This article is part of our Rising Star Portfolios series.
Cash might be king, but that doesn't make Warren Buffett some court jester. Today, the Young Gun Portfolio is showing its reverence for his majesty and plunking 12% of the portfolio in Berkshire Hathaway
In the quick couple of months since we launched the Young Gun Portfolio, we've made two trades, in hotel-buying jockey play Pebblebrook Hotel Trust and in banana champ Chiquita Brands. We took what was intended to be an initial bite in each -- 3% in Pebblebrook and 2% in Chiquita. The market, beneficent all around lately, has been especially generous to these two, and they are up about 12% and 14%, respectively, outperforming the market. Lovely as that may be, the rising tide has floated each of these stocks away from where I'd happily add to our positions. Incremental investment in either or both may yet become warranted, but right now I'm keeping these two at their current allocations.
That means that a nice chunk of cash I had mentally earmarked for further investment in Pebblebrook and Chiquita is no longer set aside for those opportunities. Taking into account the additional $1,000 added to the portfolio every month, our look-through cash balance is now more than 90% of the portfolio. Especially in such frothy markets, I am a patient investor, but that level of cash is excessive. I have more ideas today than at any time over the previous two months, but while I flesh them out, I am going to invest a nice chunk of our change in Berkshire Hathaway.
Berkshire needs no introduction, and I am not going to reinvent the wheel with a novel take on Warren Buffett's investment vehicle. This is mostly a placeholder trade, so don't be surprised if I trim our position to invest in more opportunistic places as I uncover them.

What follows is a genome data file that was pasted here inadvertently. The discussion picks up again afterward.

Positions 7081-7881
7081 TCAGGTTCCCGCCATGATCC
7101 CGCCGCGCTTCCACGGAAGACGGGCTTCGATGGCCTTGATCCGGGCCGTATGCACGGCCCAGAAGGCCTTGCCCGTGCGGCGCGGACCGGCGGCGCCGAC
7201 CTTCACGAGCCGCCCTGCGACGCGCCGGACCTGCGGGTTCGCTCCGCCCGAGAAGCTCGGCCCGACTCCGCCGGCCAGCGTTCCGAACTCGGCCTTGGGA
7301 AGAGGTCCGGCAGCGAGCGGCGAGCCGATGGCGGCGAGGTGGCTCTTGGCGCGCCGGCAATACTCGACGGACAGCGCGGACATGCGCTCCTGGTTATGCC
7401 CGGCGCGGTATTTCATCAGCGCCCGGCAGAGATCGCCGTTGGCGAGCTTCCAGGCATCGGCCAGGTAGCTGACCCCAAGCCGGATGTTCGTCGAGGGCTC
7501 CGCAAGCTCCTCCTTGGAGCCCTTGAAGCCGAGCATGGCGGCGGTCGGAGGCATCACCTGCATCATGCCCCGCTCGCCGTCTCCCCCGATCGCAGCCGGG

I said this was "mostly" a placeholder trade because, cash balance considerations aside, Berkshire is looking cheap these days. By reverse engineering a discounted cash flow model for Berkshire, we learn that the market is expecting a mere 4.5% average sales growth for the next 20 years before declining to a 3% terminal rate. Sure, it gets harder and harder to grow as a company gets bigger, but for Berkshire, which has grown revenue at an average clip of more than 25% annually since 1991, 4.5% is a pretty darn low hurdle.
Berkshire is also cheap relative to its book value. Over the past 10 years, Berkshire has traded at an average of about 1.6 times book value, and peers (or, as close to "peers" as it gets for Berkshire) Markel
My own discounted cash flow model, which assumes overall sales growth of about 8% gradually declining to about 5.5% over the next 20 years before going to a terminal rate, gives us a base case valuation of about $101 per B-share, or about 24% above today's $81 price.
Patience is key in investing, and the Young Gun Portfolio will not chase valuations. I remain wary of these frothy markets, but having more than 90% of the portfolio in cash is not something with which I am currently comfortable. Believe me, I'm all for having dry powder ready, and this trade will leave us with a still-hefty cash balance -- and besides, there are other ways to make sure you have dry powder in case of a market correction (keep your eyes peeled for more on that). In the meantime, Berkshire Hathaway offers us a great place to store some cash while we continue to hunt for other opportunities. I'm always happy to put my extra dollars to work under the supervision of the world's greatest investor, and at today's valuation, this move is a no-brainer.
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